Gleb Ivanovich Bokii (Глеб Иванович Бокий, 1879–1937) was an ethnic Ukrainian Communist political activist and revolutionary in the Russian Empire. Following the October Revolution of 1917, Bokii became a leading member of the Cheka, the Soviet secret police.
From 1921 through 1934, Bokii (alternative transliteration, Boky) headed the "special department" of the Soviet secret police apparatus, believed to have been in charge of the Soviet Union's concentration camp system. He remained a top level functionary in the secret police apparatus until his sudden arrest in May 1937 as part of the Great Terror. Following an extended investigation, Bokii was given a summary trial and executed in November of that same year. In 1956, Bokii was posthumously rehabilitated by Soviet authorities.
Gleb Bokii was born July 3, 1879 (June 21 O.S.) into the family of an ethnic Ukrainian teacher in Tiflis, Georgia in 1879. Bokii grew up in St. Petersburg, Russia, where he attended school, graduating from the Petersburg Mining Institute in 1896.
Bokii was a participant in revolutionary student circles from an early age, becoming an adherent of Marxism and joining Georgii Plekhanov's Union of Struggle for the Emancipation of the Working Class in 1897. Bokii joined the Russian Social Democratic Labor Party (RSDLP) in 1900 and worked in that organization as a professional revolutionary as a party organizer and propagandist. Bokii was a loyalist to the Bolshevik faction of that organization, headed by V.I. Lenin and was elected a member of the governing Petersburg Committee of the RSDLP from 1904 to 1909.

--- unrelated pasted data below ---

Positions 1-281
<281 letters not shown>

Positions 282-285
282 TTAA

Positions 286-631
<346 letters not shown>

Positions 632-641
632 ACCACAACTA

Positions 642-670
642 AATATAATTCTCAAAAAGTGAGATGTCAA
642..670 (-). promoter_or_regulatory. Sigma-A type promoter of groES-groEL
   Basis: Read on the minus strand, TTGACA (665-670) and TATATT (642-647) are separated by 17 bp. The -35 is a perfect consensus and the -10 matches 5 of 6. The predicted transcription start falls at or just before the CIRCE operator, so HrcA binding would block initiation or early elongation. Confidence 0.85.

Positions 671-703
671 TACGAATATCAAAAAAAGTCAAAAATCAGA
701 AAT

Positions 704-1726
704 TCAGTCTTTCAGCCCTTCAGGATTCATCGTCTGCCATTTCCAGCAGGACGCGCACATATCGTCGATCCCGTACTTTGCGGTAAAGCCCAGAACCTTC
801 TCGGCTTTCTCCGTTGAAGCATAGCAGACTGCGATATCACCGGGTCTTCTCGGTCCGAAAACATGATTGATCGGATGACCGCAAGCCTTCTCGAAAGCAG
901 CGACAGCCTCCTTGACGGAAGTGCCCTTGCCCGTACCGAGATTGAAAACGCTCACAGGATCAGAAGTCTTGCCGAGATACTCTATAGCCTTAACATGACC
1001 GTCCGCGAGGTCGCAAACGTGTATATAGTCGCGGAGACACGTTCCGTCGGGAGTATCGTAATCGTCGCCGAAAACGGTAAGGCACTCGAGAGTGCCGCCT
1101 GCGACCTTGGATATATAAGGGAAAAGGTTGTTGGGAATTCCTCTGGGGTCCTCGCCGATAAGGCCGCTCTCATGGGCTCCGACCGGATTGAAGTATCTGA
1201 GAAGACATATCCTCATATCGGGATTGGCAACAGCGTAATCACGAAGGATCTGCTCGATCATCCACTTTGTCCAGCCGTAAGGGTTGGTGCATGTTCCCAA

In these early activist years, Bokii was already to show impressive talent in cryptography, a skill which will go on to be evident and ongoing in his later Soviet career.
At the time of World War I, Bokii served as a member of the Central Bureau of the RSDLP from 1914 to 1915 and a member of the Russian Bureau of the Central Committee of the party from 1916 to 1917.
During the course of his revolutionary activities, Bokii was arrested a dozen times, and suffered two terms of political exile to Siberia. He used the party names "Kuzma," "Diadia," and "Maksim Ivanovich" during the Bolshevik Party's underground period.
The February Revolution of 1917 which brought the overthrow of Tsar Nikolai II saw Bokii in a leading position in the Petrograd City Committee, of which he served as Secretary from April 1917 to March 1918. He was also a member of the Petrograd Military Revolutionary Committee during October and November 1917 — the institution which planned and carried out the Bolshevik uprising on November 7.
Bokii was recognized as a supporter of the "Left Communists" headed by Nikolai Bukharin who sought to fight a revolutionary war against German invaders rather than signing a separate peace in the period immediately after the Bolshevik uprising. Together with Stanislav Kosior, Bokii was one of five signatories of a declaration of the Executive Commission of the Petersburg Committee directed at the governing Central Committee of the Russian Communist Party, which warned:
"The political line now being pursued by the Central Committee ... is directed toward conclusion of a so-called 'obscene' peace [which] would result in the abdication of our principles ... and the certain death of our party as a revolutionary vanguard. ...
We have ample grounds for asserting that signing an 'obscene' peace would run counter to the opinion of the majority in our party. ... If our present peace policy continues ... a split threatens our party."
A special party conference to decide the peace question was called for by Bokii and his comrades of the Peterburg Committee. German forces continued their advance on Petrograd in the interim and February and March 1918 saw Bokii take on an additional role organizing the city's defenses as member of the Committee for the Revolutionary Defense of Petrograd.
Ultimately, the German offensive was halted when Lenin and the party Central Committee won the day by signing the Treaty of Brest-Litovsk with the government of Imperial Germany on March 3, 1918. Territory including a quarter of Russia's population and a quarter of its industry were ceded to the Germans under the onerous terms of the peace.